• Dimensions in inches: 5.10L x 4.90W x 5.80H

DETAILS:

  • 18/8 stainless steel, BPA-free
  • Locking pot handle
  • Nesting system
  • Dishwasher safe

4-PIECE SET INCLUDES:

  • (1) 18/8 Stainless steel pot 24oz/ .7L with locking handle
  • (1) Vented lid
  • (1) Stainless steel folding spork
  • (1) Mug/bowl w/neoprene wrap 24oz/ .7L

Hint: the folding spork is not of much use since it tends to collapse or fold over on itself "for no apparent reason". Instead, I use a UCO Switch Utensil Set.

Experience

I've bought and used many cook sets....ranging from anodized aluminum to stainless, even a few high-dollar Ti pots or kits (and yes, titanium can hurt the pocketbook).

Since I'm not climbing Everest, hiking the AT/PCT, or planning extended wilderness treks, a few extra ounces are not a "deal-breaker" as long as the items are bullet-proof and can serve multiple functions.

I've used this cook set for about two years, in approximately 10 outings, usually 2-4 days in length. These solo trips normally include fly-fishing and panning for gold, so pack weight is easy to control.

With all of my hiking, camping, canoe trips, fly-ins, and fly-fishing float trips, this Stanley 24 oz Adventure Camp Cook Set has become, hands down, my favorite kit.

Source: bought it new
Price Paid: $25

Alicia MacLeay TRAILSPACE STAFF

Great review of your cookset, Matt! Thanks for taking the time to share it.


9 days ago
Alicia MacLeay TRAILSPACE STAFF

Also, to add photos to your review (full/non-mobile version of the site):



1. Click the yellow “Edit this review" button at the top or bottom of your review (you can do this to update your review, add new info, pics, etc).



2. Click in the Detailed Review section of your review where you’d like to place an image.



3. Click the Insert/Edit Image icon (third from the right, looks like a tree) at the top of the Detailed Review section.



4. Select and Insert a photo you’ve already uploaded or upload a new one.



5. Once done with any edits, click the “Save Your Changes” button at the bottom of your review.



I hope that helps. If not, let me know.




9 days ago
Alicia MacLeay TRAILSPACE STAFF

Great pictures of your cook set, Matt. Thanks for sharing them.


7 days ago

For a person who likes a large cook pot and doesn't mind a little extra weight, this may be your new favorite.

Pros

  • Durable stainless steel
  • Insulated bowl/coffee cup
  • Included nesting spork
  • Lid is used for the cook pot and the cup
  • Cup locks into the pot, eliminating rattles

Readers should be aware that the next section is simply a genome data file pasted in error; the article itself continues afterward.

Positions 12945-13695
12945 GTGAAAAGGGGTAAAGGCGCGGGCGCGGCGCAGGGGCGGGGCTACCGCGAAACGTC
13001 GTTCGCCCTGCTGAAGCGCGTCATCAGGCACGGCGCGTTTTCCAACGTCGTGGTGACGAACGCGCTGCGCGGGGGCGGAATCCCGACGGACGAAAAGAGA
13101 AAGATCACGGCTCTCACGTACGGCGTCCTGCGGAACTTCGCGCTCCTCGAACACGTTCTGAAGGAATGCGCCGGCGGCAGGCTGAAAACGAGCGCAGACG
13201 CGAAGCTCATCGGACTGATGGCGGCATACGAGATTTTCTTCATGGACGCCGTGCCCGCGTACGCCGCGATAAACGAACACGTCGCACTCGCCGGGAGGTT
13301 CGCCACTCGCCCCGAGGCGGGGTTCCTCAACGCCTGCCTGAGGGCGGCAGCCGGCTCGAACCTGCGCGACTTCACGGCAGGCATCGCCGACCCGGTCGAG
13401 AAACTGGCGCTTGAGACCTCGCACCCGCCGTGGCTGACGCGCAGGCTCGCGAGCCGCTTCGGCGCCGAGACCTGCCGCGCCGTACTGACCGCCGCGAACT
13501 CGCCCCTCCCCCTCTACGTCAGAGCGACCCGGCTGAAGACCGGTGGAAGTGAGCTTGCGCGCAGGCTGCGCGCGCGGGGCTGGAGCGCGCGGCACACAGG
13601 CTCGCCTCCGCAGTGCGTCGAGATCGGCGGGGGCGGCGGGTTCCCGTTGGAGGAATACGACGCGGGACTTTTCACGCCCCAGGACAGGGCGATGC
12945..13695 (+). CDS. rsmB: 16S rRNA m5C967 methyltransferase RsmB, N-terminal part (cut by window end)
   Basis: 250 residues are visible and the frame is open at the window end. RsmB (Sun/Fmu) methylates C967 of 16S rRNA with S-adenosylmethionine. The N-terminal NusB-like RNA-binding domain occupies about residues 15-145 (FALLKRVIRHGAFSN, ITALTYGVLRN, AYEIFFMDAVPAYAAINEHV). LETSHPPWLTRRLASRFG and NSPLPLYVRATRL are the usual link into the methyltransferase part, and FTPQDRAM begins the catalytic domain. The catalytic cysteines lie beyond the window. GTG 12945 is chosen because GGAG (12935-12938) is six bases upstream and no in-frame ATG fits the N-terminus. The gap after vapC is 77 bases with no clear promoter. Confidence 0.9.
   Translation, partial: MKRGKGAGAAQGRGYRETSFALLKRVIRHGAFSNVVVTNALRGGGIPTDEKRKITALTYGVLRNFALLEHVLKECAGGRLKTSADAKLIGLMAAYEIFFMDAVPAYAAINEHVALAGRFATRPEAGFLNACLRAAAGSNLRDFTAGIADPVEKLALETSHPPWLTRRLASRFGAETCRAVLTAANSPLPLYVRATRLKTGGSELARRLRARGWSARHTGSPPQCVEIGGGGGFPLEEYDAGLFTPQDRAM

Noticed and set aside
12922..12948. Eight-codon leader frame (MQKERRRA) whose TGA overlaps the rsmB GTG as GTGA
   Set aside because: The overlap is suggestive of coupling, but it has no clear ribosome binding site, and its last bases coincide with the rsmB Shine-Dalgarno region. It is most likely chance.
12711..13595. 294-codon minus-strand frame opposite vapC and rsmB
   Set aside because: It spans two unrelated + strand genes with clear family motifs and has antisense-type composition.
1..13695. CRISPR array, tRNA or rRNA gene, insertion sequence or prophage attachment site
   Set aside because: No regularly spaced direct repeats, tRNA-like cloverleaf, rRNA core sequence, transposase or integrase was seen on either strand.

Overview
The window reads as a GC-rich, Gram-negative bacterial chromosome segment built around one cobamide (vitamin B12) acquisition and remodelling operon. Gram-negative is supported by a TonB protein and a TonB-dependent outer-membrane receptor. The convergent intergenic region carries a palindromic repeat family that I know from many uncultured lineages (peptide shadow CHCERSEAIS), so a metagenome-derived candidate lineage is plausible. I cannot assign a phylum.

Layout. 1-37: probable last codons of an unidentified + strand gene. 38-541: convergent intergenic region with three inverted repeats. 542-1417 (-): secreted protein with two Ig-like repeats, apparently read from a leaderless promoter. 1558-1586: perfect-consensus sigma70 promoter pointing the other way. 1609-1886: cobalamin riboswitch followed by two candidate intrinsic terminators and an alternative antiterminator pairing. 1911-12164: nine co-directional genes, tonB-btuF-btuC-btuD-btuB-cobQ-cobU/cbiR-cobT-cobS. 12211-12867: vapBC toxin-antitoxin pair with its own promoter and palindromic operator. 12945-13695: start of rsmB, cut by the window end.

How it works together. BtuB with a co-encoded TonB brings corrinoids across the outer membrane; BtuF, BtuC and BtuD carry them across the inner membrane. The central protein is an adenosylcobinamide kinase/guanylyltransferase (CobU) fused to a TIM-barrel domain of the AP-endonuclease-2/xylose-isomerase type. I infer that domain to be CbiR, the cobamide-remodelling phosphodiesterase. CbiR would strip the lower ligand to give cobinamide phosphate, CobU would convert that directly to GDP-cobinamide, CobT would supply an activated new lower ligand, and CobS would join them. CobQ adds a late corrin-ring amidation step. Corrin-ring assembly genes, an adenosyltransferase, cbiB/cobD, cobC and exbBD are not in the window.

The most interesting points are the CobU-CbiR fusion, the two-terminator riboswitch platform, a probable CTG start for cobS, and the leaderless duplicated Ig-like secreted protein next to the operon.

• Spork has great fork function

Cons

  • Weight? 13.8oz
  • Lid probably can't be used next to a fire
  • Cup can hold too much coffee?
  • Spork "bowl" is very shallow

I admit that I am a cook pot gear geek. (I would rather collect cars and motorcycles, but this will have to do.). When I see something inexpensive that looks like it may be nice to have around, I will pick one up. Stanley's new Mountain series uses imagination to make well nesting, full functioning products.  

Total weight on this set including spork is 13.85 oz.  If you are a kid or don't have much to spend on your equipment, this is a good piece of kit  

I show it next to the GSI cup for comparison. 
image.jpg

The pot is marked up to 24 ounces, but also gives you much more room above the 24 oz mark. The handle locks into both open and closed positions, but the silicon seal on the lid doesn't need the handle to hold it on and the cup locks securely into the pot. When used for the lid on the pot, the lid sits loose but well in the pot. It keeps the silicon seal safe. I have used this with an alcohol stove with no issues

image.jpg

image.jpg

The cup has a neoprene sleeve much like the GSI Infinity mug, that I find very effective. I poured boiling water into the cup and could handle it with no problem. The drinking lid fits tight and works great. I am having a giant morning cup of tea in it now. (Can't waste a cup of hot water.)


image.jpg

I am torn when it comes to the spork. It has great tines for using as a fork for noodles, but the spoon is shallow enough that you will be better off drinking any soup. You won't be scraping oatmeal out of the cup with this thing.


image.jpg

Even though this feels large, I like this set. Previously I seemed to go back to the GSI cup to boil water and a fair share mug so I had room to stir up instant potatoes etc. Then I carried an infinity mug for coffee. This does that in one kit. If I wanted, I could put the GSI cup inside for a pot and leave the large pot, fair share mug and infinity mug at home.

Final numbers:

  • Lid only 1.75 oz
  • Spork 1.15 oz
  • cup 4.15 oz
  • Pot 6.8 oz

Source: bought it new
Price Paid: $29

Alicia MacLeay TRAILSPACE STAFF

Great review, Ron! Thanks for taking the time to share it and some pictures.


4 years ago